Steve Mitchell-USA TODAY Sports
For nearly three quarters, the Los Angeles Lakers put up a strong fight against the defending champions, but Miami kicked the intensity up a notch and the Lakers wilted down the stretch.
For a long time, the Lakers looked like they might manage to steal it. For nearly three quarters, the Lakers kept things close. Despite being out-shot, they hung in. Despite being out-rebounded, they stayed tight. They did it in ways that we didn't expect. They kept their turnovers low. They made their free throws. Hanging on by the skin of their teeth against the defending champion Miami Heat, the Lakers looked to make a real contest out of a game against a better opponent playing a better game.
Then, after 34.5 minutes of gutting things out, and holding on for dear life to a tie game, the Lakers gave up two offensive rebounds on the same possession. The result was a three point play by LeBron James. You might think that's the worst thing that could possibly happen to the team's momentum, but you'd be wrong. The next time down court, with just six seconds left in the third quarter, Metta World Peace sent LeBron to the free throw line. He made the first. He missed the second. The Lakers failed to collect the rebound off a free throw, and the ball found its way into the hands of King James, who buried a three to end the quarter. Six seconds, four points, game over.
Oh sure, there was another quarter to play, and the score remained in touch for the first half of the fourth quarter. But that end to the quarter, watching the Lakers throw away defensive stop after defensive stop, and then to follow that up with a failure of the most basic basketball fundamental of all, was clear indication that victory was never in the cards. And sure enough, in the fourth quarter, all the things the Lakers did well through three went away. They had six turnovers through 36 minutes, and turned it over 8 times in the final 12. Miami didn't have a turnover in the final period. That's your ball game, folks.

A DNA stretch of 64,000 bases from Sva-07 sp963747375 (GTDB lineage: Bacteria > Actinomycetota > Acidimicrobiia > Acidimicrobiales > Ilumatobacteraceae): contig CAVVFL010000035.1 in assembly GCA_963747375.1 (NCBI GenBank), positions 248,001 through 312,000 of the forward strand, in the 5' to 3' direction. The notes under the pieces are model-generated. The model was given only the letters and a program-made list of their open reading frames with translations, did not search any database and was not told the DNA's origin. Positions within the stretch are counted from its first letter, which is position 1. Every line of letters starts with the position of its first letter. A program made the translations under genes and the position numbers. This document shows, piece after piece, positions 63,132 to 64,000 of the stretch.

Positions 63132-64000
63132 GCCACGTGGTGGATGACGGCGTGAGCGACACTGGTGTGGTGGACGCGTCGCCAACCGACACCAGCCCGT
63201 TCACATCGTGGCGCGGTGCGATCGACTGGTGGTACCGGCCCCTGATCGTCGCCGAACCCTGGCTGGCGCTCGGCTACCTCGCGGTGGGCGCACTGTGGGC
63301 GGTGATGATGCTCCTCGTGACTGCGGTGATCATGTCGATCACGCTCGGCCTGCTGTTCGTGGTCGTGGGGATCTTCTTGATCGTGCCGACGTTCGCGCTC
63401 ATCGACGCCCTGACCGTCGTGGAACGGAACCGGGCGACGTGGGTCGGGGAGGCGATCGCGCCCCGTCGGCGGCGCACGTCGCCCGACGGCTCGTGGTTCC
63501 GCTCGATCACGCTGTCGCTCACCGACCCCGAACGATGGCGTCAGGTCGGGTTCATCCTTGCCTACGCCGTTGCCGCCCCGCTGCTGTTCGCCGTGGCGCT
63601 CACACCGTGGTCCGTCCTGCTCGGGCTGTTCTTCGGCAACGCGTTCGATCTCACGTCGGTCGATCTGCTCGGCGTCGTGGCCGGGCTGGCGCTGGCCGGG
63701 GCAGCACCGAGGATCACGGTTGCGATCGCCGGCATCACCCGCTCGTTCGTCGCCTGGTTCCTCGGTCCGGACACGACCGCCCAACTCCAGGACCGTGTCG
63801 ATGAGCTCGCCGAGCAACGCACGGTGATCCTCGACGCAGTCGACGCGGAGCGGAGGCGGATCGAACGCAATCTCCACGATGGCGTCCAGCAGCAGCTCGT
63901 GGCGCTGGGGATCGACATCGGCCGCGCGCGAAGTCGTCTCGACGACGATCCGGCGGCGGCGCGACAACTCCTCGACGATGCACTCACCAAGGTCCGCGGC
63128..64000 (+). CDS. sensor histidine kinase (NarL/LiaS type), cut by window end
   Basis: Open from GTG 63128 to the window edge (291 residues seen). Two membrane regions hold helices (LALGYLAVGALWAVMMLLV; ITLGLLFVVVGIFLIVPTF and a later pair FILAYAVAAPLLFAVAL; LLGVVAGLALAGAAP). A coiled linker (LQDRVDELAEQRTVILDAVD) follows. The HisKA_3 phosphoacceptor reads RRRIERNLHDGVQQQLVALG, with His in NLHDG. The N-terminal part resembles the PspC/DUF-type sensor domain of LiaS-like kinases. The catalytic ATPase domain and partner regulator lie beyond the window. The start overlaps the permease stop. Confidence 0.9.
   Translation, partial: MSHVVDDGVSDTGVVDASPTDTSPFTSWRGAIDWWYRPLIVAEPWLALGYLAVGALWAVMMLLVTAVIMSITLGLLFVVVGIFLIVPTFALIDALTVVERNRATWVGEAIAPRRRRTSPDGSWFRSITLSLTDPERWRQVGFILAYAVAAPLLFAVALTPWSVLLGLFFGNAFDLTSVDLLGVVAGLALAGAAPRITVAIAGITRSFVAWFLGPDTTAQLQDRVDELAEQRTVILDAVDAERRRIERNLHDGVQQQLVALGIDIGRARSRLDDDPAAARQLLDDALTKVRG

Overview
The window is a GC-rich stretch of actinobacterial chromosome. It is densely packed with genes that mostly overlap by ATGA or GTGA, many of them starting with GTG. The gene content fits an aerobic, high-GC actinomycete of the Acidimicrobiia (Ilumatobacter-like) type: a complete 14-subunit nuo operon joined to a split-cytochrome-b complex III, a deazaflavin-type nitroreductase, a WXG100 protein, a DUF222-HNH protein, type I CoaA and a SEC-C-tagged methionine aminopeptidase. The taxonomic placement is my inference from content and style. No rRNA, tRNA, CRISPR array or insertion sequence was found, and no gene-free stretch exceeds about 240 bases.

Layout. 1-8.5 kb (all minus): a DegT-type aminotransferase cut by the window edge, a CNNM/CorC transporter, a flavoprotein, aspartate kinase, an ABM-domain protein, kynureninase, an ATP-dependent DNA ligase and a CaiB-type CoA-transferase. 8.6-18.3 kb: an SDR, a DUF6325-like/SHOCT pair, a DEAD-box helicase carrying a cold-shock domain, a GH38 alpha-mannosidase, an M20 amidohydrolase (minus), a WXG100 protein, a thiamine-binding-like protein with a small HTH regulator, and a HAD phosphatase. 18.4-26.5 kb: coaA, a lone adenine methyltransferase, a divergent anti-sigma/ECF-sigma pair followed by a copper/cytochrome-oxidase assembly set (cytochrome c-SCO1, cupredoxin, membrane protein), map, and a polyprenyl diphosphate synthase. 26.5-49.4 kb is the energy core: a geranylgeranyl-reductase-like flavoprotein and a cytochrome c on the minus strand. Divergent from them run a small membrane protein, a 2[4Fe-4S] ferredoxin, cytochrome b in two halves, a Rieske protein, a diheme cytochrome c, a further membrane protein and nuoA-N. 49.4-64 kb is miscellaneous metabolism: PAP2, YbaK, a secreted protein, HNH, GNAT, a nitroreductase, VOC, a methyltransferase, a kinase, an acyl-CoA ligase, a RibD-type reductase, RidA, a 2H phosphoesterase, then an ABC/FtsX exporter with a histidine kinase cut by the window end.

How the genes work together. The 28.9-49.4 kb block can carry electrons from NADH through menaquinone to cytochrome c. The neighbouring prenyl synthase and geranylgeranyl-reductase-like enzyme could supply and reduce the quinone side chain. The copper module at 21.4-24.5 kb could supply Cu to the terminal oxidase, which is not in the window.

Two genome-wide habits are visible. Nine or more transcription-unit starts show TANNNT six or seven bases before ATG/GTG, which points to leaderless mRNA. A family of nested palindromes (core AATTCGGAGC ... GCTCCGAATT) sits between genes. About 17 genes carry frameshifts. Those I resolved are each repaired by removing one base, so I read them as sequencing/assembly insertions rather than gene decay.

In many ways, this game doesn't mean much. Miami is the better team, playing at home against a weary Lakers squad on the end of a long road trip. That road trip has gone OK. Not great, but OK, and no smart Laker fan was expectant of a result today. Throw in that both LeBron James and Dwyane Wade were magnificent, and it makes the end result all the less surprising. And yet, for whatever mystical reasons control the ebb and flow of a basketball game, this game was there for the Lakers to take. But, against a team ranked 21st and 27th in defensive and offensive rebounding respectively, the Lakers were killed on both sides of the glass. Against a team that has struggled with size all season long, the Lakers couldn't make a simple entry pass without turning the ball over in the fourth quarter.
The culprits in defeat were the normal ones. I don't think Dwight Howard looked as dis-interested in today's game as he has so many other times this season, but through three quarters he had four rebounds, and he ended up with single digit boards as the Lakers got destroyed on the glass. Steve Nash scored well, with 15 points on 9 possessions used, but he had more turnovers than assists, including one fourth quarter pass that might be the worst pass he's ever thrown. Metta World Peace had his
1000th 7th straight abysmal offensive contest (he didn't play well once the entire road trip). And the bench had zero potency, providing just 12 points.
But, more than anything, this game was another clear indication that the Lakers do not currently have a gear that even comes close to Miami's top gear. No matter how close the Lakers kept things, this result felt inevitable. Playing against teams like Miami, the Lakers simply have no margin for error. Missed opportunities in the rebounding department and a slew of final frame turnovers are those errors, and they provided Miami all the margin they needed.